A Complex Game In Bihar

by Raghav Awasthi - Jun 8, 2015 12:30 PM +05:30 IST
A Complex Game In Bihar

Readers of this column would remember the piece I did on the 24th of April about the iffy chances of a merger between the erstwhile constituents of the Janata Parivar. I hope they would allow me a small measure of gloating as I have been proved right. As this columnist had pointed out earlier, Nitish and Lalu do not trust each other enough, given the rather acrimonious history between them over the past 20 years. Also, in case of a merger, neither was insured against the possibility of a potential palace coup. On the other hand, Mulayam had no wish to cede even partial control of his cadres. Even when both the Yadav stongmen were part of the Janata Parivar, they used to guard their respective turfs rather jealously. Predictably, the merger is a closed chapter today.

Today, the big question on everybody’s mind is whether a tripartite (Or perhaps more accurately, if my readers excuse a bit of violence to the English language, two-and-a-halfpartite) alliance between the Congress, JDU and the RJD shall be thrashed out. As reiterated earlier, the combined vote share of the three was slightly larger than the NDA’s vote share in the Lok Sabha polls. When they contested the Assembly by-polls together in August 2014, they also just about managed to huff and puff ahead of the NDA. However, there are a few important issues and developments that need to be examined before an accurate prognosis can be made. Before we delve into them at length, we also need to remember that a win in Bihar shall enable the BJP to finally bury the ghosts of its morale-shattering defeat in Delhi at the hands of the AAP in 2015.

Furthermore, if the desired results materialise for the saffron party, it would be firmly on course for a fresh mandate in 2019, assuming that it also manages to capture power in Uttar Pradesh in 2017. Hopefully, given the fact that the political firmament of Uttar Pradesh is not as badly scourged by the pernicious effects of feudalism and caste rivalries, it should be much easier for the BJP in the largest state of the country. More on this later!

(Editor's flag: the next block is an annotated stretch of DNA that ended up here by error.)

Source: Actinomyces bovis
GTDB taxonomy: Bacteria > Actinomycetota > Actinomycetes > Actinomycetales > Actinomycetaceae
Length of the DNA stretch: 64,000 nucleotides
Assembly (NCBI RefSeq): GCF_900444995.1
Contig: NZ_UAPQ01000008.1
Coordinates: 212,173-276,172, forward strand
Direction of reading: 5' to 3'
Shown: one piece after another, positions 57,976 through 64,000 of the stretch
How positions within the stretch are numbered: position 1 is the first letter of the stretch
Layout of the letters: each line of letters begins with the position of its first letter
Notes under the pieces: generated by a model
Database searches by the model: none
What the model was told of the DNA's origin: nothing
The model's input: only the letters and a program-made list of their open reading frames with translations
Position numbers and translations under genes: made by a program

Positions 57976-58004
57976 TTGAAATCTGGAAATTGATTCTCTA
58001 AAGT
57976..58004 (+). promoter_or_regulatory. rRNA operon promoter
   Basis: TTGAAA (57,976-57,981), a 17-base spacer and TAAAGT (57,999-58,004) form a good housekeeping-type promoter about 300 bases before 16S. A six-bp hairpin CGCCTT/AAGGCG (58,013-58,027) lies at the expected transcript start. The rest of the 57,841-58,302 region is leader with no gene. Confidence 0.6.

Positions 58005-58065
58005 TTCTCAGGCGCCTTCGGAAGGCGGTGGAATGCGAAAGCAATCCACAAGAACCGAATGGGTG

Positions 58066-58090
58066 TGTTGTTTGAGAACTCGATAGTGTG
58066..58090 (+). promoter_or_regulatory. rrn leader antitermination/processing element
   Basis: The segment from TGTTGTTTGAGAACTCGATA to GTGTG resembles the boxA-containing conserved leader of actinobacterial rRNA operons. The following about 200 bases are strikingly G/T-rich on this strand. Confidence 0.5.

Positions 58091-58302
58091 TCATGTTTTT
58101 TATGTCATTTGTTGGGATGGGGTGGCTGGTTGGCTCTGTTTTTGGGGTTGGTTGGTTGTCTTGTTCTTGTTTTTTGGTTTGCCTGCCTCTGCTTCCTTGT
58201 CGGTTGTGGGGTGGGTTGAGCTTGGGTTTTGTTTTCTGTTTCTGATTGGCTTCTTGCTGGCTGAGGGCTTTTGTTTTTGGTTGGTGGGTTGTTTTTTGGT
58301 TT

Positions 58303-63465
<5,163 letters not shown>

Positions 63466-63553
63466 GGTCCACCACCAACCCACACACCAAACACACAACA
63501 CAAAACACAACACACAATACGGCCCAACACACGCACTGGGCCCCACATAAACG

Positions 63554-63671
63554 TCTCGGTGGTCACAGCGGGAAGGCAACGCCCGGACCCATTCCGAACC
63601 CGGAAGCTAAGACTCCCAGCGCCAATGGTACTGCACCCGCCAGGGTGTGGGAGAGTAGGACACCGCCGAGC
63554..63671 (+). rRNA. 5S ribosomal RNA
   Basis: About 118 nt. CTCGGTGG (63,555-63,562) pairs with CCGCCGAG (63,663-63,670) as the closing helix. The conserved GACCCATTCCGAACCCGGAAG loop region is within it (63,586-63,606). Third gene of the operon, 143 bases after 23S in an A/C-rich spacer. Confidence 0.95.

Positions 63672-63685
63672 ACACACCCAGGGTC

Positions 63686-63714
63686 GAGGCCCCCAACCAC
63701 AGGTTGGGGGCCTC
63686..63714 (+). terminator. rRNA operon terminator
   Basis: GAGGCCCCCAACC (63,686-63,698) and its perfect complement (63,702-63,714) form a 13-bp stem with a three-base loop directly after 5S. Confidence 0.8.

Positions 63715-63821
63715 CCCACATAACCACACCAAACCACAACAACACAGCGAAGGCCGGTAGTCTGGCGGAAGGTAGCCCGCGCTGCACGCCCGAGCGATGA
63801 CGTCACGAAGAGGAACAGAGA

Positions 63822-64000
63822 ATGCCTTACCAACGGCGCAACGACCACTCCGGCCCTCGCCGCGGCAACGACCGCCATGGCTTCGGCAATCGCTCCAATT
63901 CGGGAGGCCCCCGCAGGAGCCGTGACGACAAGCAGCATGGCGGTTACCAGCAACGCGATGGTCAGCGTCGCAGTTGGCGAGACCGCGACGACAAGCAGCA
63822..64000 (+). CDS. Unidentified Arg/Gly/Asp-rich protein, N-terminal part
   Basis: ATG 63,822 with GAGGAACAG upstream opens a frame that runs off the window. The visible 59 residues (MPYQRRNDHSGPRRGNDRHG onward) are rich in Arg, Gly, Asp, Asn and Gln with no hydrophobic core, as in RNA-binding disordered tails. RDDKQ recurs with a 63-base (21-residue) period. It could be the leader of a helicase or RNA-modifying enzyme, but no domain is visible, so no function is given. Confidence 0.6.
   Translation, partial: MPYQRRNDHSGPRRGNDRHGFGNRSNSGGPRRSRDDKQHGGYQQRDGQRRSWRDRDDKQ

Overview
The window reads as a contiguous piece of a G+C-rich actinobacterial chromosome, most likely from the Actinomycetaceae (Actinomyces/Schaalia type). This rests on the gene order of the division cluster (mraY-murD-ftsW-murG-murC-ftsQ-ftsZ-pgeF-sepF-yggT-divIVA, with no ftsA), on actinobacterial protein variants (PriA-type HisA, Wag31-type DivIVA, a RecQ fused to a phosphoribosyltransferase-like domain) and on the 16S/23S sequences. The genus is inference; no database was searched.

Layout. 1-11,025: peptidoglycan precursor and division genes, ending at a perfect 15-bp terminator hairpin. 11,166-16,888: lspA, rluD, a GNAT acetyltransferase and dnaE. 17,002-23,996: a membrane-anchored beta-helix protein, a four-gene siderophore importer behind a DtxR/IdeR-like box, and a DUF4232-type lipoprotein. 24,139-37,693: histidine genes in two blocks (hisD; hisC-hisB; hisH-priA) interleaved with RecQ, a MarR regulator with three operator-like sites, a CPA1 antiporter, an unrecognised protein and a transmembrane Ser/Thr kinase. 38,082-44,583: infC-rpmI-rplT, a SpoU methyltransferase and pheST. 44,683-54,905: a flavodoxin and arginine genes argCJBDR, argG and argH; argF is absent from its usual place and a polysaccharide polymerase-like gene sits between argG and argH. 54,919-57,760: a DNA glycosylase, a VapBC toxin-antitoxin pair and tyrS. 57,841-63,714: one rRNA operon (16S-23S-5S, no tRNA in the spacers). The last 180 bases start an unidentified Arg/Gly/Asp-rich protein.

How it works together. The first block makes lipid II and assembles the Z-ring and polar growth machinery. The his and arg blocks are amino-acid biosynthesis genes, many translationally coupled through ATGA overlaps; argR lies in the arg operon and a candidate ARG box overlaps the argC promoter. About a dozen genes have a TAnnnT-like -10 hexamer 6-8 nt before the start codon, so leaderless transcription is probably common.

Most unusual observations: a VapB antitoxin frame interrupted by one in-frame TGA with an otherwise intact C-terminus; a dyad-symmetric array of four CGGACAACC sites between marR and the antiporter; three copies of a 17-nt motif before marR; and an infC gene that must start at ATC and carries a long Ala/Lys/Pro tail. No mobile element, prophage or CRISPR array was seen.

The biggest question which needs to be answered by the JD(U) and the RJD is whether or not Nitish Kumar shall be projected as the chief ministerial face of the alliance. One needs to remember that in the Lok Sabha polls, the JD(U) had managed 16 per cent of the vote and 18 Assembly segments while the corresponding figures for the RJD were 21 per cent and 32. Hence, one need not be an eminent psephologist to figure out that a Nitish Kumar who is not fighting the election in an alliance with the BJP, is clearly not even a close second to Lalu who has shown himself to be capable of holding his own even in the face of a Modi wave.

This is perhaps the reason why Nitish has been offered less than a hundred seats and no commitment has been made to him till now with respect to his projection as the chief ministerial candidate of the alliance-if it works out. One also needs to keep in mind that even though the Modi wave is inevitably losing a little bit of its sheen, Nitish needs to reckon with the joker in the pack—Jeetan Ram Manjhi who shall surely cut into Mr. Kumar’s assiduously cultivated ‘Mahadalit’ vote bank. Consummate politician that he is, Lalu has wasted no time in making overtures to the latter, much to the chagrin of a furious Nitish Kumar, who is beginning to look more and more helpless by the hour.

Nitish Kumar (Credits: AFP PHOTO/SAJJAD HUSSAIN)
Nitish Kumar (Credits: AFP PHOTO/SAJJAD HUSSAIN)

In this view of the matter, it would not be an overstatement to suggest that the ‘alliance’ threatens to unravel even before it materialises on the aforementioned question. Nitish does not trust Lalu to allow him to remain chief minister for any reasonable length of time. On the other hand, Lalu knows perfectly well that if Nitish does become chief minister, he would lose absolutely no time in trying to undercut him and appropriate his core vote, like he unsuccessfully attempted to do with the BJP.

As of date, whether Nitish or Lalu shall be able to resolve this issue to their mutual satisfaction is anybody’s guess. Both of them know perfectly well that the stakes are extremely high for them. They are just a tad higher for Nitish as even in case the alliance in question does not work out, Lalu shall be assured of the position of principal Opposition in the State Assembly. The former, on the other hand, is staring at a prolonged spell of political irrelevance.

The second issue, which is closely tied to the first, is seat sharing. Lalu is clear that he wants to contest almost 60 per cent of the seats in a 243-member Assembly. If one were to take into account the respective electoral strengths of the two parties, Lalu’s offer seems to be fair. However, Nitish stares at almost sure-shot political oblivion as there is no way in hell that Lalu shall allow him to become chief minister if his party gets less number of seats than the RJD. Is Nitish okay with being the butler Pennyworth to Tejaswi Yadav’s or Misa Bharti’s Bruce Wayne? I doubt that very much!